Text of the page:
Second, a church must strengthen what good qualities remain through prayer.  He told Sardis in Verse 2, “Your deeds are imperfect in the sight of God.”  A church must pray because a church advances on its knees.  Without prayer we cannot abide in Christ.  Jesus said, “I am the vine; and you are the branches.  If you abide in me and I in you, you will bear much fruit; apart from me you can do nothing” (John 15:5).  That abiding is the life of prayer.  It does not consist of a few prayer warriors.  Neither does it consist of an occasional five-minute prayer.  That abiding is a church committed to the life of prayer, a church that takes seriously prayer as a part of its ministry.

Third, a church must remember to stay true to the message, the gospel of Jesus Christ, the Great Commission.  A church that is alive has a passion for missions and knows the importance of evangelism.  A relationship evangelism, telling people the good news of Christ in the context of interpersonal relationships, seems to be a far more effective way of reaching someone for Christ.  If all of us were actively involved in telling others about Christ and what he has done for us, we would become a much stronger church, a more vital church.

Fourth, a church must recover hope.  That hope is not just hope “in the sweet by and by,” though that is certainly part of it.  It is not just the hope of heaven.  It is the hope that is ours in Christ, hope that fully believes that our commitment to Christ can bring a better future.  We live in a world that has basically lost hope.  We must not lose hope.  We are the people of the covenant.  We are the people of Christ.  We know, “If God is for you, who can be against you?” (Romans 8:31).  Our hope is in the Lord Jesus Christ, in the power of his resurrection, in the promise of life eternal both now and later.

Fifth, the church must be people of love.  Do you remember Paul’s words in I Corinthians 13?  “Though I speak with the tongues of men and of angels…though I have the gift of prophecy…if I can fathom all mysteries and knowledge…and even if I have faith to move mountains but have not love, I am nothing.  I am like clanging brass or sounding cymbals.”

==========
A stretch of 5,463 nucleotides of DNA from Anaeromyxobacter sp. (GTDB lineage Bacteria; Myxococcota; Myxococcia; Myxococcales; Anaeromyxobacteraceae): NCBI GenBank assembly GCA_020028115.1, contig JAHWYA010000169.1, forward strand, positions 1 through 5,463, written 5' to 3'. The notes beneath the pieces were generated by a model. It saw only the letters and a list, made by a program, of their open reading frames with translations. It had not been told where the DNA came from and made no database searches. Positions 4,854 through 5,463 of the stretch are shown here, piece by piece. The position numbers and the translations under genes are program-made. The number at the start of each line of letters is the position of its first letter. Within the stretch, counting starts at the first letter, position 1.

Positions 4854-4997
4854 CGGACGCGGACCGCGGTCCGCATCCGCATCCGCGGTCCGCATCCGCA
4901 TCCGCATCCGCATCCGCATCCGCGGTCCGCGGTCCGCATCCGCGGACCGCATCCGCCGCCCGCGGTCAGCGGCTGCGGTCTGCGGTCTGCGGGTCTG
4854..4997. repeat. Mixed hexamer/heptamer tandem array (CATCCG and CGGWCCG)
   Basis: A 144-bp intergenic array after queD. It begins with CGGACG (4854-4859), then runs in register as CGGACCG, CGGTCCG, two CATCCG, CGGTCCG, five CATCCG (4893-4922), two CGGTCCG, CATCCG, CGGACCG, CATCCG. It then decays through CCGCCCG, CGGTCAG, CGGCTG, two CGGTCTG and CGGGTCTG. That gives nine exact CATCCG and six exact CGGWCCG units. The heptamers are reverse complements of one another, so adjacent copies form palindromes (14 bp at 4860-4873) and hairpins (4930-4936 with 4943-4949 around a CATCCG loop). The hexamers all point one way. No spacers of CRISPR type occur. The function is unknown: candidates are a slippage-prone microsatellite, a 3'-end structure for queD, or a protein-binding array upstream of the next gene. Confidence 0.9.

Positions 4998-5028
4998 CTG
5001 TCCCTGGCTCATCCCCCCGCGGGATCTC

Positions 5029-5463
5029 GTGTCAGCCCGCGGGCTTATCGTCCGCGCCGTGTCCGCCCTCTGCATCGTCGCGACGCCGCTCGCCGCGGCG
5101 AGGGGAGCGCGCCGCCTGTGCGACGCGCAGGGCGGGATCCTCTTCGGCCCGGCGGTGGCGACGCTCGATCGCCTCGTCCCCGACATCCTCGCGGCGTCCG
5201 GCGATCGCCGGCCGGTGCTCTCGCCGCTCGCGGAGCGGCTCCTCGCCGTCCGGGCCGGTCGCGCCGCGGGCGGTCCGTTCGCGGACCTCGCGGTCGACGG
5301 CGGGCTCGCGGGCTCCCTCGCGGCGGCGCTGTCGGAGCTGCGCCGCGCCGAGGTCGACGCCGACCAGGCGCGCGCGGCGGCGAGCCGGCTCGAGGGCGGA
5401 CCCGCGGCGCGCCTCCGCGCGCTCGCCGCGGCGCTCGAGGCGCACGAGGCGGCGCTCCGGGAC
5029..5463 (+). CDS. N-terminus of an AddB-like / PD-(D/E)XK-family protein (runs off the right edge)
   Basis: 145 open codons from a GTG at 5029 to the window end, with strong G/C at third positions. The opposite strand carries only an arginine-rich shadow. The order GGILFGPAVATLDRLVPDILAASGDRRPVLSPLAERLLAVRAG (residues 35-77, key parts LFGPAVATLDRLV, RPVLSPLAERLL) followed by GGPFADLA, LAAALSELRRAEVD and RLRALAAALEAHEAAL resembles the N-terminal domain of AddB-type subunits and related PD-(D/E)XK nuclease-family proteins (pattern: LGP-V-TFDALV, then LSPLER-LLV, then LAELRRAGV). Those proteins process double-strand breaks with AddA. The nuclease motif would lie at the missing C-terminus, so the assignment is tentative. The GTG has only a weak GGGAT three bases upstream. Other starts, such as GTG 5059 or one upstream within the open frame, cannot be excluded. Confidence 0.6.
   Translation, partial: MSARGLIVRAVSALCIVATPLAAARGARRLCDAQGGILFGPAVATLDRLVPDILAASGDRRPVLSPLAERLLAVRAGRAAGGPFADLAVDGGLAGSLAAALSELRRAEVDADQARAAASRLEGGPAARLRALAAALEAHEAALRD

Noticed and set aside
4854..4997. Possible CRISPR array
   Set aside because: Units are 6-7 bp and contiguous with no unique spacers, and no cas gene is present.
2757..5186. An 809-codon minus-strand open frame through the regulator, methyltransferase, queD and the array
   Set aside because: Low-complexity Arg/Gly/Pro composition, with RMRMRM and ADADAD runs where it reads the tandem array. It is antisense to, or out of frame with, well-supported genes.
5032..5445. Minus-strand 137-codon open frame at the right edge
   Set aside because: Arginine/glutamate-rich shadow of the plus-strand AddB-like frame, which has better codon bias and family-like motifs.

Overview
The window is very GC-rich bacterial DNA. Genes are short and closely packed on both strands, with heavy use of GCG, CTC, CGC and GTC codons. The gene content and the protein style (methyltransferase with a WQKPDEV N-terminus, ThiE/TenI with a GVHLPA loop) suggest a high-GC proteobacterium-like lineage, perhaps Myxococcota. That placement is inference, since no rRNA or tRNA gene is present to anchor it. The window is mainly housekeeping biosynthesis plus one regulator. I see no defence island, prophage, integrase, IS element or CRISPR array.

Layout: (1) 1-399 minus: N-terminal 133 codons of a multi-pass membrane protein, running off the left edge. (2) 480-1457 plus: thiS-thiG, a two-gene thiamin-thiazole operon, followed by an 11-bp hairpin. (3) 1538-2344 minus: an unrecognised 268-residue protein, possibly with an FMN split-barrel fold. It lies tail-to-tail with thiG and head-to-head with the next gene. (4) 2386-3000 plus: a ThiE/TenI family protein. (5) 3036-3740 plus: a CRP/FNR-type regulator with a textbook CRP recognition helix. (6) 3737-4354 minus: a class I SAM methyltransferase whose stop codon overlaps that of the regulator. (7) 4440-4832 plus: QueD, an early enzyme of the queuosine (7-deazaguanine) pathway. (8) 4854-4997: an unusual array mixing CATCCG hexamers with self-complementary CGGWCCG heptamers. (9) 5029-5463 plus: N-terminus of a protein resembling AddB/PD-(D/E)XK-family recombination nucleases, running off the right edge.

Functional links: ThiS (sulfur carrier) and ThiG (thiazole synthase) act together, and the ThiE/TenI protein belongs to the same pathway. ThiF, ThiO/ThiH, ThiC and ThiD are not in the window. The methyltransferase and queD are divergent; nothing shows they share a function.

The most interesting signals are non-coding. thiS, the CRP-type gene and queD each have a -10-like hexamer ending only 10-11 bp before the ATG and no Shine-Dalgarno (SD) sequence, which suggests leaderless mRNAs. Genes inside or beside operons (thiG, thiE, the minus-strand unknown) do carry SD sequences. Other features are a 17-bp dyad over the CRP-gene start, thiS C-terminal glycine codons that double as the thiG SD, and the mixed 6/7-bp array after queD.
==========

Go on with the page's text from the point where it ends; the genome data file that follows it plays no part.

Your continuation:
Sixth, the church must follow the example of the faithful.  The risen Christ says to Sardis, “Some of you have not yet soiled your clothes.”  White garments are a sign of redemption, salvation by the grace of God.  Most dying churches have at least a few who are faithful.  Jesus instructed the church, “Follow the example of the faithful.  If you will become like them, I promise that you will be dressed in white, clothed in purity.  Your names will be inscribed in the Lamb’s Book of Life.  I will acknowledge you before my Father in heaven.”

One January our son Kris and I traveled to London, England, where we went to St. Paul’s Cathedral, Canterbury Cathedral, and Westminster Abbey.  Something that struck me is the large number of people buried in these churches.  The floor is covered with markers inscribed with names.  You have to wonder if anything is happening in those churches among all the dead.

Kris and I also went to St. Martin’s of the Field in Trafalgar Square, a church that has the largest ministry to the homeless population of London.  We saw literally hundreds of people flocking into that church on a cold, rainy Wednesday to eat a warm meal, to escape the damp weather, and to observe Communion together.  It was a time of real worship for Kris and I.  St. Martin’s was very much alive.

You can determine if a church is alive by examining its vital signs, by considering evidence of the fruit of the Spirit.  Does the church live by faith?  Does the church have hope?  Is the church bonded together in love?  Does the church pray?  A church having those qualities is very much alive.

Do you know Christ as your Savior?  If you have not acknowledged him, could we extend an invitation to you to accept him as the Lord of your life?  We invite you to make a decision to join the kingdom of God.

Kirk H. Neely
 © March 2013